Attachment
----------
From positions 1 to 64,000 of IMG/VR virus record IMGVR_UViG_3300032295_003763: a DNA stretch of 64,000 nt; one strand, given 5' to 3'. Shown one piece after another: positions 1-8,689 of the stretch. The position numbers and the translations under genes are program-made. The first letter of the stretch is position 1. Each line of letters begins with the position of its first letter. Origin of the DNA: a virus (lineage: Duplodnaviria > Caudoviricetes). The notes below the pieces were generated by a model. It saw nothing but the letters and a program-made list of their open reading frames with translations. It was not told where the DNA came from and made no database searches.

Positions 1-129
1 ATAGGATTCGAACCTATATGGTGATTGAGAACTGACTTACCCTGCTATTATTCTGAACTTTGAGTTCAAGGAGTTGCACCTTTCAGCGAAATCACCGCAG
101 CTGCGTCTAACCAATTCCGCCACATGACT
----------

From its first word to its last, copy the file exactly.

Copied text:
From positions 1 to 64,000 of IMG/VR virus record IMGVR_UViG_3300032295_003763: a DNA stretch of 64,000 nt; one strand, given 5' to 3'. Shown one piece after another: positions 1-8,689 of the stretch. The position numbers and the translations under genes are program-made. The first letter of the stretch is position 1. Each line of letters begins with the position of its first letter. Origin of the DNA: a virus (lineage: Duplodnaviria > Caudoviricetes). The notes below the pieces were generated by a model. It saw nothing but the letters and a program-made list of their open reading frames with translations. It was not told where the DNA came from and made no database searches.

Positions 1-129
1 ATAGGATTCGAACCTATATGGTGATTGAGAACTGACTTACCCTGCTATTATTCTGAACTTTGAGTTCAAGGAGTTGCACCTTTCAGCGAAATCACCGCAG
101 CTGCGTCTAACCAATTCCGCCACATGACT